© Reuters. FILE PHOTO: US Treasury Secretary Janet Yellen testifies before a Senate Finance Commmittee hearing on President Biden’s 2023 budget, on Capitol Hill in Washington, US, June 7, 2022. REUTERS/Evelyn Hockstein.
By David Lawder
WASHINGTON (Reuters) – US Treasury Secretary Janet Yellen will visit the Rosebud Sioux Tribe next week in South Dakota to discuss COVID-19 aid funding and make good on her pledge last year to visit a Native American nation, Treasury and tribal officials said on Monday .
The visit on June 21 will give Rosebud Sioux leaders an opportunity to show Yellen the impact that some $195 million in American Rescue Plan funding is making on one of the poorest and largest tribal nations in the United States.
Officials from both the Treasury and the tribe said they could find no records of a Treasury secretary previously visiting any Native American nation.
The $1.9 trillion American Rescue Plan Act (ARPA) enacted last year provided $20 billion in direct aid to tribal governments as part of a $350 billion pot of money for state, local and tribal governments — to be used to plug budget holes, develop affordable housing, provide job training and other projects.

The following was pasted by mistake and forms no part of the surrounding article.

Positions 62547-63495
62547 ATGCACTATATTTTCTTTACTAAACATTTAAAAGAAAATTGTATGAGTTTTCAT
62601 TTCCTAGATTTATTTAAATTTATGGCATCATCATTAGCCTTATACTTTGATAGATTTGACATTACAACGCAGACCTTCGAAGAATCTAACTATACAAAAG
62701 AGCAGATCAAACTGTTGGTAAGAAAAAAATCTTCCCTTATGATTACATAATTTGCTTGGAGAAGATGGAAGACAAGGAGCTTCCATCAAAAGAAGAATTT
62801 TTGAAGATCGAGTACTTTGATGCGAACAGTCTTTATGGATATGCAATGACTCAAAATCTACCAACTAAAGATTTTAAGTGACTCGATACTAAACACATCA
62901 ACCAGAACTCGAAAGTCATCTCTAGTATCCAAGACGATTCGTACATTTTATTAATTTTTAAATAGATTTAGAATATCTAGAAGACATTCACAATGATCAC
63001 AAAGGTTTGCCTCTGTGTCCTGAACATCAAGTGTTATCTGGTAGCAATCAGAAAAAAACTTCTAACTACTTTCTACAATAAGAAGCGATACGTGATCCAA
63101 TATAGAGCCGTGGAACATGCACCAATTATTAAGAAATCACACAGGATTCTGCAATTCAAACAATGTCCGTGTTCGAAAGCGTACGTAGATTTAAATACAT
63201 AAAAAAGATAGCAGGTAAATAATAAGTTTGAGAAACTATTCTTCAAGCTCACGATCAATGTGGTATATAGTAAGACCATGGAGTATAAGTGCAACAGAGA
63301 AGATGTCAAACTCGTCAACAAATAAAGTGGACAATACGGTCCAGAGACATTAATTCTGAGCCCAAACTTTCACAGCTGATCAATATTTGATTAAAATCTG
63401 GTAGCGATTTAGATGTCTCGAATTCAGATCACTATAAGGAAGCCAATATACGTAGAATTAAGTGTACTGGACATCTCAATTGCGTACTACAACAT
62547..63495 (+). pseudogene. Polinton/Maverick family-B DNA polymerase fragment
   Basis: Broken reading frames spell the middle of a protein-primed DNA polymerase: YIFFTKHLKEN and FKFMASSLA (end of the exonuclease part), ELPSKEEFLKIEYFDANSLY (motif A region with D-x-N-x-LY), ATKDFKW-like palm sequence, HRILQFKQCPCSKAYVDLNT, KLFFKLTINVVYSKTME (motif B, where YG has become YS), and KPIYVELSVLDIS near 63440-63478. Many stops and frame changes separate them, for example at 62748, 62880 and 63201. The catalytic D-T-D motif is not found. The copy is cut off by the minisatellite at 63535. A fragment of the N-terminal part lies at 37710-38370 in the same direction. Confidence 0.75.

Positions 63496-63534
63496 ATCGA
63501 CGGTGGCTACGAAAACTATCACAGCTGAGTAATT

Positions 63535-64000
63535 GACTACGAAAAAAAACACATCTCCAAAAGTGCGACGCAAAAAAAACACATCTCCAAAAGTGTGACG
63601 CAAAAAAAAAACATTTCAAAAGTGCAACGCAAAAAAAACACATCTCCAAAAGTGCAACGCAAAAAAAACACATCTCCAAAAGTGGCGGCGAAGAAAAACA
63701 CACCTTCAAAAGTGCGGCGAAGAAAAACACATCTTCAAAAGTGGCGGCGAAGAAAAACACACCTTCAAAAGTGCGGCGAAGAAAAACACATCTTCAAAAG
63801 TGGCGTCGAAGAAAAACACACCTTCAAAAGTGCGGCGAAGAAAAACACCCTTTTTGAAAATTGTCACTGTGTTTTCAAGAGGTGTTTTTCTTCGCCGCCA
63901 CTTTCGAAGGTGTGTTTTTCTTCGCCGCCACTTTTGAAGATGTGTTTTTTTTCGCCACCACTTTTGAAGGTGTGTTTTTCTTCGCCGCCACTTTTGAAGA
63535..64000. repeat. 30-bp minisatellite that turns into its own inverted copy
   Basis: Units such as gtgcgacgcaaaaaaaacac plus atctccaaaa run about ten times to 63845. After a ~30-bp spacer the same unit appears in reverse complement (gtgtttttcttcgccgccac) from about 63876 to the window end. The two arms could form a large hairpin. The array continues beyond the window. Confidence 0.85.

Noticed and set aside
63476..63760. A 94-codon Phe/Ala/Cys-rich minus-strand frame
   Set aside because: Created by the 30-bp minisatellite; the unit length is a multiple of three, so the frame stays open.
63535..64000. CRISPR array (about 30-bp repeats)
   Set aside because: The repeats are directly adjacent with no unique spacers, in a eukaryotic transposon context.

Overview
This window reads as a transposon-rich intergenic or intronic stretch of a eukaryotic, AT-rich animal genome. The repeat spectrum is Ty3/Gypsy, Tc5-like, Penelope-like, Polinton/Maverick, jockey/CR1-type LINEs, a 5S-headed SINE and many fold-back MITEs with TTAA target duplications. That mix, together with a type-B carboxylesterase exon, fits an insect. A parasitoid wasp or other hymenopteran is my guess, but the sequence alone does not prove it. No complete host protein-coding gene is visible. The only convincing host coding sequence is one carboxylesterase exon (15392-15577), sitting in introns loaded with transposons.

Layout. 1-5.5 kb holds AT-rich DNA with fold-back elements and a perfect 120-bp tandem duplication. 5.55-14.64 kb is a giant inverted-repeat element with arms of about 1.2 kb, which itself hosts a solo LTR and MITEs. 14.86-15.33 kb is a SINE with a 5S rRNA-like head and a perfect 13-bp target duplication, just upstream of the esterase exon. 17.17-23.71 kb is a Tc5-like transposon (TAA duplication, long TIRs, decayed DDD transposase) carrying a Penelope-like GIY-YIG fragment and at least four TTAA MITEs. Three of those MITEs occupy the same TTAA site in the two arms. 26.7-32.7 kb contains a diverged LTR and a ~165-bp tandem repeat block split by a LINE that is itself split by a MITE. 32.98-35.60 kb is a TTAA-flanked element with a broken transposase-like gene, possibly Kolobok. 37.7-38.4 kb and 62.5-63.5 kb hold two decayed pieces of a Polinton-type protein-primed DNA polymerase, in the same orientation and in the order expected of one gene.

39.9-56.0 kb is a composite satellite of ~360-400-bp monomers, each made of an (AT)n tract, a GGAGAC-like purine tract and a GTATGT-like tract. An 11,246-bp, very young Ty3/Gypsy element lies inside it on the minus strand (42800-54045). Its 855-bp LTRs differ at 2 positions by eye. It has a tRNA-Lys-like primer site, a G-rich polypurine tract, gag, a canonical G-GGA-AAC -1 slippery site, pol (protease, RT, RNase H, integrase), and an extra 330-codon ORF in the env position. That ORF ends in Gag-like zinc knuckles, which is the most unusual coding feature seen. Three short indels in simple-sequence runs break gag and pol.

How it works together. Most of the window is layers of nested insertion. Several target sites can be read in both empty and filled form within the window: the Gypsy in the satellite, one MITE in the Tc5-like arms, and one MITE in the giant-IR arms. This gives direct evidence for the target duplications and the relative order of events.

The aid followed $8 billion from the 2020 COVID-19 bill known as the CARES Act, which funded tribal health responses and helped keep their businesses and households afloat during the pandemic lockdowns.
“The CARES Act money was a lifesaver for us. It helped us save lots of lives and lots of hardship,” said Wayne Boyd, chief of staff to Rosebud Sioux Tribe President Scott Herman.
“Now with the ARPA money, we’re trying to rebuild our economy,” Boyd added. “And one of the biggest needs that we’ve always had issues with is affordable housing.”
Rosebud Sioux leaders plan to discuss with Yellen the tribe’s plans for using ARPA funds to build more affordable housing for the tribe’s 35,000 members, of which 26,000 live on the reservation at the southern edge of central South Dakota, Boyd said.
Deputy Treasury Secretary Wally Adeyemo last month called on state local and tribal governments to use more of their allocations of ARPA funds to address a severe shortage of affordable housing across the country.
As the Biden administration battles against high inflation, the $350 billion in state, local and tribal funding has been criticized by Republicans as a “slush fund.” But it has emerged as a key social policy tool as Biden’s broader social and climate spending agenda has languished in Congress.